My biggest block in practice yesterday was in Staccato, but today I felt more connected as I joined a group of close friends on a zoom dance.
The livestream class was very clear and direct, with the teacher naming each form of each rhythm as it arose. In Flowing, I spent some time creating a perfect white circle around my home dance floor, and casting a circle spell. Then, I lost myself in weighted spins, following my intuition even if it didn’t look like typical flowing movements. The teacher offered a challenge that engaged me and I reflected that good teaching is a process of refining attention by offering hooks and challenges for students to engage with, and eventually supporting them to create refinements and challenges for themselves.
In Staccato, I found edges and definition, sinking low in a howling yoga-goddess-pose again and again. In Chaos, spin was my thread, and I followed coiling, moving like a matrix, and flapping my head wildly as the expression of the spine in perpetual motion. In Lyrical I noticed that different dancers were highlighted on the zoom screen, and I moved in partnership with that specific dancer, assuming they, too, were seeing me. In Stillness I moved into vast space, noting the movements of clouds, the many birds I could see from the window, and wondering about arcane languages.
After Stillness drew to a close, we came together in conversation. My newly-created zoom pattern is that I bail as soon as the music stops. Often Simon is drawing me, but it might also be that I’m uncomfortable in this kind of group friendship. Today I enjoyed the conversation, contributing and listening patiently.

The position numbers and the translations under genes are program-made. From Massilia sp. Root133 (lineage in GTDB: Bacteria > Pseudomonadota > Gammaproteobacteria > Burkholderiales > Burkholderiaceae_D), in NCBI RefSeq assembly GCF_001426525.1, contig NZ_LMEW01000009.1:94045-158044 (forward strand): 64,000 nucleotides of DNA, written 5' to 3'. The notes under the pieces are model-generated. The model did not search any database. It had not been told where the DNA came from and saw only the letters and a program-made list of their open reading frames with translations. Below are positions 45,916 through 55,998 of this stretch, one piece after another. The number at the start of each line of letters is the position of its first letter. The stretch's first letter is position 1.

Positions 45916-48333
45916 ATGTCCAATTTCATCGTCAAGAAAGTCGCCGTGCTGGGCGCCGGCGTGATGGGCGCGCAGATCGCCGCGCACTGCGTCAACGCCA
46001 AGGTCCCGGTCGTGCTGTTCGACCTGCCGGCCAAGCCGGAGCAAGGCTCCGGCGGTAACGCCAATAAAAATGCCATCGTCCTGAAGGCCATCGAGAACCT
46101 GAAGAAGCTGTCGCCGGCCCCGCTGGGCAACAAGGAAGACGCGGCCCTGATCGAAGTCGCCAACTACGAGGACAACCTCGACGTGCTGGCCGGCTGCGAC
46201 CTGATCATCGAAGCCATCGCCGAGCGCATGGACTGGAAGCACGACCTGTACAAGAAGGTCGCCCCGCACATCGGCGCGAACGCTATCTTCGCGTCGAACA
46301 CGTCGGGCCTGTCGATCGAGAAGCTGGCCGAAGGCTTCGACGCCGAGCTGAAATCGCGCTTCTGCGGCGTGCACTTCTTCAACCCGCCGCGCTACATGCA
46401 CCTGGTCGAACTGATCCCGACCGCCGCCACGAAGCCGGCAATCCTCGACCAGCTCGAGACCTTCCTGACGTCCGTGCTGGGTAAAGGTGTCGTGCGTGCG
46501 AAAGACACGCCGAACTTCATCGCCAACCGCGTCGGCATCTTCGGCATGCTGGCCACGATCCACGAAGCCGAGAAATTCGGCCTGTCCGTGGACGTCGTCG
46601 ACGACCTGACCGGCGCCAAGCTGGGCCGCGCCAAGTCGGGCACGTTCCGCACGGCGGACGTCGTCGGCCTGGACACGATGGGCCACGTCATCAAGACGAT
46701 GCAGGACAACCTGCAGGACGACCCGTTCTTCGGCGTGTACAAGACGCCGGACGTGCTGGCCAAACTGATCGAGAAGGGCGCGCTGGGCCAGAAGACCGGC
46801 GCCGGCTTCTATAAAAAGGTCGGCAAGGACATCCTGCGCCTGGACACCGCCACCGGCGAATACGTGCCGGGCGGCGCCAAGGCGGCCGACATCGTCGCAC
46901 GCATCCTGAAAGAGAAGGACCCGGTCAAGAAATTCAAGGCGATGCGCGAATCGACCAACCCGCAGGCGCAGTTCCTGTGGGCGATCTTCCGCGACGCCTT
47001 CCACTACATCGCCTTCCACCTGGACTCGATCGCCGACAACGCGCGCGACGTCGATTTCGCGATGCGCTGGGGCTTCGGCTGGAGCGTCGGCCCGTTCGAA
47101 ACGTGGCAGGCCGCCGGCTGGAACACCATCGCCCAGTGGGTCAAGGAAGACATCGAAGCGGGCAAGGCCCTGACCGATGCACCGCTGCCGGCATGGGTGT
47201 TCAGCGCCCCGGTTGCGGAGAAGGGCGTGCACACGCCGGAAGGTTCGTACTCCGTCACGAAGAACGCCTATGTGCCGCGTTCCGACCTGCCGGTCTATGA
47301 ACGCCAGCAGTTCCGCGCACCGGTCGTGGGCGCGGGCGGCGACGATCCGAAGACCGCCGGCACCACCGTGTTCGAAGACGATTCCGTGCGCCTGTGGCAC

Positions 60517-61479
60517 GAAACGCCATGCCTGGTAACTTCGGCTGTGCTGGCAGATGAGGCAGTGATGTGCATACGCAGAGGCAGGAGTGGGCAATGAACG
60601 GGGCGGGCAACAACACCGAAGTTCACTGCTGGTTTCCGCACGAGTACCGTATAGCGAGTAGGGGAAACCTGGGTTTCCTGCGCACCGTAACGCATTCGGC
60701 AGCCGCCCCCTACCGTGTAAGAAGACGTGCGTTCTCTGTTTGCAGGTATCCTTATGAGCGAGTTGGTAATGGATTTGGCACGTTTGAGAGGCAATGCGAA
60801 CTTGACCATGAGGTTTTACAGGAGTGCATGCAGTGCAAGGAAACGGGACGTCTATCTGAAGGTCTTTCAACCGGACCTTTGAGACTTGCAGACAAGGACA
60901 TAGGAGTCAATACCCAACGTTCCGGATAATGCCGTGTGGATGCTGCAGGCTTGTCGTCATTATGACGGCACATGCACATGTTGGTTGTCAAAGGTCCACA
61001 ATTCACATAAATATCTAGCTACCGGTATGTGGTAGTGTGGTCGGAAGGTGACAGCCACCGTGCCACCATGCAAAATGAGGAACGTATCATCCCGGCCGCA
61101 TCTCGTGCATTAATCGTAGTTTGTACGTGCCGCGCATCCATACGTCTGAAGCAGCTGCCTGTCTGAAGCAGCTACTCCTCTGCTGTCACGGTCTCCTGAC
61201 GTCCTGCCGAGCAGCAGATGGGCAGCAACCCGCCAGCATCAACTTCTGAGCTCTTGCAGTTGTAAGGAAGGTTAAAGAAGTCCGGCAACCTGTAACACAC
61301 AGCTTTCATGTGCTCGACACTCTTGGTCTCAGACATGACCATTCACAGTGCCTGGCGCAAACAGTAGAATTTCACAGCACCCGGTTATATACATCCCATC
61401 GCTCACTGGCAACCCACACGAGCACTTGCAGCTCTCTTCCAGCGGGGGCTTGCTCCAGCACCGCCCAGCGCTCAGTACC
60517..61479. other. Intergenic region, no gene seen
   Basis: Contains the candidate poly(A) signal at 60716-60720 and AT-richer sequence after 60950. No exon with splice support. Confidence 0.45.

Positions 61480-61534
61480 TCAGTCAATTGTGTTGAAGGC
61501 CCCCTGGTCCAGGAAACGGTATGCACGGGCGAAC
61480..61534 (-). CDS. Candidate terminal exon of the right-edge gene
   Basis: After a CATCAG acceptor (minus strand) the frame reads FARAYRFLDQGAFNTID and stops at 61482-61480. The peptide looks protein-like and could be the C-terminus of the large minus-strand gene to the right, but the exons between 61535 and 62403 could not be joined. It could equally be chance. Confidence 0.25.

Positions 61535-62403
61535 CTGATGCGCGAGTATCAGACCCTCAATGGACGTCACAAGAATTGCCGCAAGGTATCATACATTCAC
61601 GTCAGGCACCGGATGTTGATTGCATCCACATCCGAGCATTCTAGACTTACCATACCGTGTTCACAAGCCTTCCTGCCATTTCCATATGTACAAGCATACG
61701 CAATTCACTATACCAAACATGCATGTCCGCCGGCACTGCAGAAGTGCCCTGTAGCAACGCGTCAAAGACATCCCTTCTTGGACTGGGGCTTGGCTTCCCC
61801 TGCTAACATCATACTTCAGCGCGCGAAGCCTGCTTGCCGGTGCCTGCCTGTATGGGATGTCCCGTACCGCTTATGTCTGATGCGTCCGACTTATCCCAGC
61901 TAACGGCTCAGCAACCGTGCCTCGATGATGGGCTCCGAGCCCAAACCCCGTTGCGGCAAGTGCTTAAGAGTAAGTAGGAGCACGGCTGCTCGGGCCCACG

Why might it be helpful to interrupt our persistent habits? In general, defaulting to our rehearsed patterns (and the mind-stories that support how we currently see ourselves) functions to keep up trapped in our small sense of self, and our painful, futile efforts to sustain our fragile ego. At this time, our patterns are rocked, and we have the choice to either dig in and insist on them, or to see them in the clear light of day and change our way of relating to them.
If there is any value to be gathered from this time–though any consideration of value in the face of such devastation is surely an expression of privilege–it is that it is an opportunity to confront and interrupt our habits, certainly on an individual level, and I hope, I pray, I intend, on a societal level, that we may establish new habits, new ways to share resources, and new ways to value our myriad contributions.
April 16, 2020, Broad Brook, Connecticut
I had just broken up with the love of my life. The first time we embraced, our heartbeats had shifted to match each other, beating in sync. This was the first of many times that we broke up before it would eventually stick. I had built a whole identity around being part of this relationship, then it caved in instantly.
I called my sister, heartbroken, consumed, wanting to talk and talk, to be reassured, to believe it would all be ok, to stay on the line so I wouldn’t have to face the painful feelings, groundlessness, and uncertainty on my own.
Thankfully, a few months before, I had started intentionally studying the workings of my own mind.
My sister seemed exasperated, and suddenly I realized that escaping myself in times of uncertainty was no longer a pattern I wanted to continue.
I hung up the phone and stayed out of contact for several days. I was at the cheapest motel in South Beach, Miami. I scream-cried for two days, slamming my face into the pillows, probably frightening the neighbors, and occasionally pausing to cross the street for the beach and float in the ocean, a tiny being, bereft in the great mother sea.
For the first time since I could remember, I let the full force of my emotions in. It was agony, but it was also beautiful. Somehow, I knew I could face it, though I wasn’t yet sure if there was any way to get through it alive.
Patterns. Strong Emotions. Uncertainty.